This sinusoid curve is called a limaçon. It has \begin{align*}r = a \pm b \sin \theta\end{align*} or \begin{align*}r = a \pm b \cos \theta\end{align*} as its polar equation. Not all limaçons have the inner loop as a part of the shape. Some may curve to a point, have a simple indentation (known as a dimple) or curve outward. The shape of the limaçon depends upon the ratio of \begin{align*}\frac{a}{b}\end{align*} where \begin{align*}a\end{align*} is a constant and \begin{align*}b\end{align*} is the coefficient of the trigonometric function. In example 5, the ratio of \begin{align*}\frac{a}{b} = \frac{2}{3}\end{align*} which is \begin{align*}< 1\end{align*}. All limaçons that meet this criterion will have an inner loop.

Using the same format as was used in the examples above, the following limaçons were graphed. If you like, you may create the table of values for each of these functions.

i) \begin{align*}r = 4 + 3 \cos \theta\end{align*} such that \begin{align*}0 \le \theta \le 2\pi\end{align*}

\begin{align*}\frac{a}{b} = \frac{4}{3}\end{align*} which is \begin{align*}> 1\end{align*} but \begin{align*}< 2\end{align*}

This is an example of a dimpled limaçon.

ii) \begin{align*}r = 4 + 2 \sin \theta\end{align*} such that \begin{align*}0 \le \theta \le 2 \pi\end{align*}

\begin{align*}\frac{a}{b} = \frac{4}{2}\end{align*} which is \begin{align*}\ge 2\end{align*}

This is an example of a convex limaçon.

Example 6: Create a table of values for \begin{align*}r = 2 + 2 \cos \theta\end{align*} such that \begin{align*}0 \le \theta \le 2 \pi\end{align*} and plot the ordered pairs. Remember that the values of \begin{align*}2 + 2 \cos \theta\end{align*} are the \begin{align*}r-\end{align*}values.

\begin{align*}\theta\end{align*} \begin{align*}\frac{\pi}{6}\end{align*} \begin{align*}\frac{\pi}{3}\end{align*} \begin{align*}\frac{\pi}{2}\end{align*} \begin{align*}\frac{2\pi}{3}\end{align*} \begin{align*}\frac{5 \pi}{6}\end{align*} \begin{align*}\pi\end{align*} \begin{align*}\frac{7\pi}{6}\end{align*} \begin{align*}\frac{4\pi}{3}\end{align*} \begin{align*}\frac{3\pi}{2}\end{align*} \begin{align*}\frac{5\pi}{3}\end{align*} \begin{align*}\frac{11\pi}{6}\end{align*} \begin{align*}2\pi\end{align*}
\begin{align*}2 + 2 \cos \end{align*} 4.0 3.7 3.0 2.0 1.0 0.27 0 .27 1.0 2.0 3.0 3.7 4.0

This type of curve is called a cardioid. It is a special type of limaçon that has \begin{align*}r = a + a \cos \theta\end{align*} or \begin{align*}r = a + a \sin \theta\end{align*} as its polar equation. The ratio of \begin{align*}\frac{a}{b} = \frac{2}{2}\end{align*} which is equal to 1.

Examples 3 and 4 were shown with \begin{align*}\theta\end{align*} measured in degrees while examples 5 and 6 were shown with \begin{align*}\theta\end{align*} measured in radians. The results in the tables and the resulting graphs will be the same in both units.

Now that you are familiar with the limaçon and the cardioid, also called classical curves, it is time to examine the polar pattern of the cardioid microphone. The polar pattern is modeled by the polar equation \begin{align*}r = 2.5 + 2.5 \cos \theta\end{align*}. The values of \begin{align*}a\end{align*} and \begin{align*}b\end{align*} are equal which means that the ratio \begin{align*}\frac{a}{b} = 1\end{align*}. Therefore the limaçon will be a cardioid.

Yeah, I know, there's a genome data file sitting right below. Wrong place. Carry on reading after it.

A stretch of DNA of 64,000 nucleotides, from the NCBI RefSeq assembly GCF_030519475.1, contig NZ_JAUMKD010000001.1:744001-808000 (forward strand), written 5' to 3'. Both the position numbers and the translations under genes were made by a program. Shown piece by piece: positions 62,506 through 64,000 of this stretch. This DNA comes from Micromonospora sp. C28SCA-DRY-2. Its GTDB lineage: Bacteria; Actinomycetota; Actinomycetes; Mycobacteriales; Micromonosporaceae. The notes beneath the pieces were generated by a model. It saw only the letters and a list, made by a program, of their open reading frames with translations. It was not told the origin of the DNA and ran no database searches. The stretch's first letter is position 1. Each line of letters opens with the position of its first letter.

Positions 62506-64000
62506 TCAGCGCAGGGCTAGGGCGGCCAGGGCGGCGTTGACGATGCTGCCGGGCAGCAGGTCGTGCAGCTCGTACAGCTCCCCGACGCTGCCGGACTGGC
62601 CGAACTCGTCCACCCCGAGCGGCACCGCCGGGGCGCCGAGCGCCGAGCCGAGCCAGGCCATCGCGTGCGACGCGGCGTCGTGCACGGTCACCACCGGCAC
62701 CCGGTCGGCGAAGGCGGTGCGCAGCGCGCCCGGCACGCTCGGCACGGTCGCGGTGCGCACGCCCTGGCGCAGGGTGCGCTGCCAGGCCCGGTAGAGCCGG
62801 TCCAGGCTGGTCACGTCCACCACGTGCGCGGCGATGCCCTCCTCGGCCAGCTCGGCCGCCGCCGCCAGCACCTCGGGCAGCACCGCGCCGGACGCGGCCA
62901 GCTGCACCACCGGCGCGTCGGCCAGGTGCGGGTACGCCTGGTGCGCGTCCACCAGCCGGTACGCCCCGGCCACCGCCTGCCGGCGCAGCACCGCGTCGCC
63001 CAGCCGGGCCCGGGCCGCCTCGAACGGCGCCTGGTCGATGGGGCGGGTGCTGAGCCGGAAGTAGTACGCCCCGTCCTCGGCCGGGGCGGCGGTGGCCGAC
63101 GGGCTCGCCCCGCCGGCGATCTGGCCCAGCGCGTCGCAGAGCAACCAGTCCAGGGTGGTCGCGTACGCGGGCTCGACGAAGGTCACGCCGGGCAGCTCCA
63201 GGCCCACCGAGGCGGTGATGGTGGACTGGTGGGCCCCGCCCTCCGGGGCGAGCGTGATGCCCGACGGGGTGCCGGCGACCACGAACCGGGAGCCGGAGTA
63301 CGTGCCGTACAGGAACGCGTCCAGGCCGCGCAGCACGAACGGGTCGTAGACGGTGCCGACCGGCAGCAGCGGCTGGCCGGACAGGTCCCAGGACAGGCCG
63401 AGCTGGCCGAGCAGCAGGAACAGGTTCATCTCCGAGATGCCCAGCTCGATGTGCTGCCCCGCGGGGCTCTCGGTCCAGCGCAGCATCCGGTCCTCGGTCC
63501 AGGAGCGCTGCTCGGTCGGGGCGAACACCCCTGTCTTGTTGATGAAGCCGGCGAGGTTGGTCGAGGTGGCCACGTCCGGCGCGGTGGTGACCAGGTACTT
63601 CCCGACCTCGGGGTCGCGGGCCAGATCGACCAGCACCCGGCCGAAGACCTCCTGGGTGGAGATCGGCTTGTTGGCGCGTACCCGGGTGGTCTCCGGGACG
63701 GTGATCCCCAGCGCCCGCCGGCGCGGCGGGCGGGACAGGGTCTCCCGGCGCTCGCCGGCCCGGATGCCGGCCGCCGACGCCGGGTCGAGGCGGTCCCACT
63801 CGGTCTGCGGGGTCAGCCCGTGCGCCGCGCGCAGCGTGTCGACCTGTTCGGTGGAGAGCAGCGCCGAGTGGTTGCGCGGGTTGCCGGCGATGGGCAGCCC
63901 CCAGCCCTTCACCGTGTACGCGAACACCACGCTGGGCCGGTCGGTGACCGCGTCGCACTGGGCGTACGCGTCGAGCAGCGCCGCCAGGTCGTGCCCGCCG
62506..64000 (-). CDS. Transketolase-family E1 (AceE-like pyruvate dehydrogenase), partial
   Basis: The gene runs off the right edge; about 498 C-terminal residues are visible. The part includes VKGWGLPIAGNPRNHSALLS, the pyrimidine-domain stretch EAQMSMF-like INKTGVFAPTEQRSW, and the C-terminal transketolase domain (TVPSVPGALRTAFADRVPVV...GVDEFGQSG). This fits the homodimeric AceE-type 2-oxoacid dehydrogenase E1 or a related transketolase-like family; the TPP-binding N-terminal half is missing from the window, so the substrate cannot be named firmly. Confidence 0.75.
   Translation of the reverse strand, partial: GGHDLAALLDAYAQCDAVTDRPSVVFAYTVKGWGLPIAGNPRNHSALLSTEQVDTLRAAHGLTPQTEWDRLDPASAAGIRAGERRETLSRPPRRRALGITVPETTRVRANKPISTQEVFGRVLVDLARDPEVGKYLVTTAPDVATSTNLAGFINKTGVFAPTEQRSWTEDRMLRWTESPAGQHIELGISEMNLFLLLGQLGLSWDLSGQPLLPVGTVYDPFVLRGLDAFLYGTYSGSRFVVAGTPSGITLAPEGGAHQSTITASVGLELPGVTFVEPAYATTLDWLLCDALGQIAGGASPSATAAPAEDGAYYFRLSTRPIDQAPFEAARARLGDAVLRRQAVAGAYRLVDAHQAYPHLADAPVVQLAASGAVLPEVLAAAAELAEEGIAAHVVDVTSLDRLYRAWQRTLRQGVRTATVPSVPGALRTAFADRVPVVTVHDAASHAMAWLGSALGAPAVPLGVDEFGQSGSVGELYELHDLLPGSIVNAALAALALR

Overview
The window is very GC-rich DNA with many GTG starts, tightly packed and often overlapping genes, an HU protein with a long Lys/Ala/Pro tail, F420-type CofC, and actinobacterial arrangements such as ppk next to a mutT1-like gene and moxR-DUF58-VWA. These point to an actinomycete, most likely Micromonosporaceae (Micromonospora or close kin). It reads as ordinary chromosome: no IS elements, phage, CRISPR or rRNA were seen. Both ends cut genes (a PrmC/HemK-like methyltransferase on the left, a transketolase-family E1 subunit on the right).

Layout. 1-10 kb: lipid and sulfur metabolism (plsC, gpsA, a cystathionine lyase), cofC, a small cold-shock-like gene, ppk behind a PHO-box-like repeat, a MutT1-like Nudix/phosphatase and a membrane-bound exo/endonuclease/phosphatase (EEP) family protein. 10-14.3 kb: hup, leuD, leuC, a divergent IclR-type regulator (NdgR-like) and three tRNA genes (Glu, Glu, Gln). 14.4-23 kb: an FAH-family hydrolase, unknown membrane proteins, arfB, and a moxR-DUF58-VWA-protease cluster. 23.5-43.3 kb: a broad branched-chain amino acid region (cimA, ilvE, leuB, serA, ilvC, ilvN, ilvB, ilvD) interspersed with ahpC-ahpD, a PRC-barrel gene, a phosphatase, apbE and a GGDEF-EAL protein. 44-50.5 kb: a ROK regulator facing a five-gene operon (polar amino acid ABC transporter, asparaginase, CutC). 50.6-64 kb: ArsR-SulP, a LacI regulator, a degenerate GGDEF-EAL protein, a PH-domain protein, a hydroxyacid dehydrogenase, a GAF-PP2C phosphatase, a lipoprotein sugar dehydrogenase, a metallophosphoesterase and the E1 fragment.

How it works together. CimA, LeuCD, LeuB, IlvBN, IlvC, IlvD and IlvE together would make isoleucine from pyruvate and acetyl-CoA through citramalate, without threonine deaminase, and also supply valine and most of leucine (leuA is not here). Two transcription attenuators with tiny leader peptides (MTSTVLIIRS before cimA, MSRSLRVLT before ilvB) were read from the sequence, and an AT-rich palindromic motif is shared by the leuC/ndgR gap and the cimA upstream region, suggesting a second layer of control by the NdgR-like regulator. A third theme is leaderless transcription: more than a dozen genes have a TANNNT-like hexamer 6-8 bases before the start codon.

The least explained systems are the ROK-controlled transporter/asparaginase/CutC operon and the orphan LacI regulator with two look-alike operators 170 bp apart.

Create a table of values for \begin{align*}r = 2.5 + 2.5 \cos \theta\end{align*} such that \begin{align*}0^\circ \le \theta \le 360^\circ\end{align*} and graph the results.

\begin{align*}\theta\end{align*} \begin{align*}0^\circ\end{align*} \begin{align*}30^\circ\end{align*} \begin{align*}60^\circ\end{align*} \begin{align*}90^\circ\end{align*} \begin{align*}120^\circ\end{align*} \begin{align*}150^\circ\end{align*} \begin{align*}180^\circ\end{align*} \begin{align*}210^\circ\end{align*} \begin{align*}240^\circ\end{align*} \begin{align*}270^\circ\end{align*} \begin{align*}300^\circ\end{align*} \begin{align*}330^\circ\end{align*} \begin{align*}360^\circ\end{align*}
\begin{align*}2.5 + 2.5 \cos \theta\end{align*} 5.0 4.7 3.8 2.5 1.3 0.3 0 0.3 1.3 2.5 3.8 4.7 5.0

## Transformations of Polar Graphs

Equations of limaçons have two general forms:

\begin{align*}r = a \pm b \sin \theta \qquad \text{and} \qquad r = a \pm b \cos \theta\end{align*}

The values of \begin{align*}“a”\end{align*} and \begin{align*}“b”\end{align*} will determine the shape of the graph and whether or not it passes through the origin. When the values of \begin{align*}“a”\end{align*} and \begin{align*}“b”\end{align*} are equal, the graph will be a rounded heart-shape called a cardioid. The general polar equation of a cardioid can be written as \begin{align*}r = a(1 \pm \sin \theta)\end{align*} and \begin{align*}r = a (1 \pm \cos \theta)\end{align*}. Note: The general polar equation of a cardioid can also be written as \begin{align*}r = a(-1 \pm \sin \theta)\end{align*} and \begin{align*}r = a (-1 \pm \cos \theta)\end{align*}. This will be discussed later in the chapter.

Example 7: Graph the following polar equations on the same polar grid and compare the graphs.

\begin{align*}r & = 5 + 5 \sin \theta && r = 5 - 5 \sin \theta \\ r & = 5(1 + \sin \theta) && r = 5(1 - \sin \theta) \end{align*}

Solution:

The cardioid is symmetrical about the positive \begin{align*}y-\end{align*}axis and the point of indentation is at the pole. The result of changing + to - is a reflection in the \begin{align*}x-\end{align*}axis. The cardioid is symmetrical about the negative \begin{align*}y-\end{align*}axis and the point of indentation is at the pole.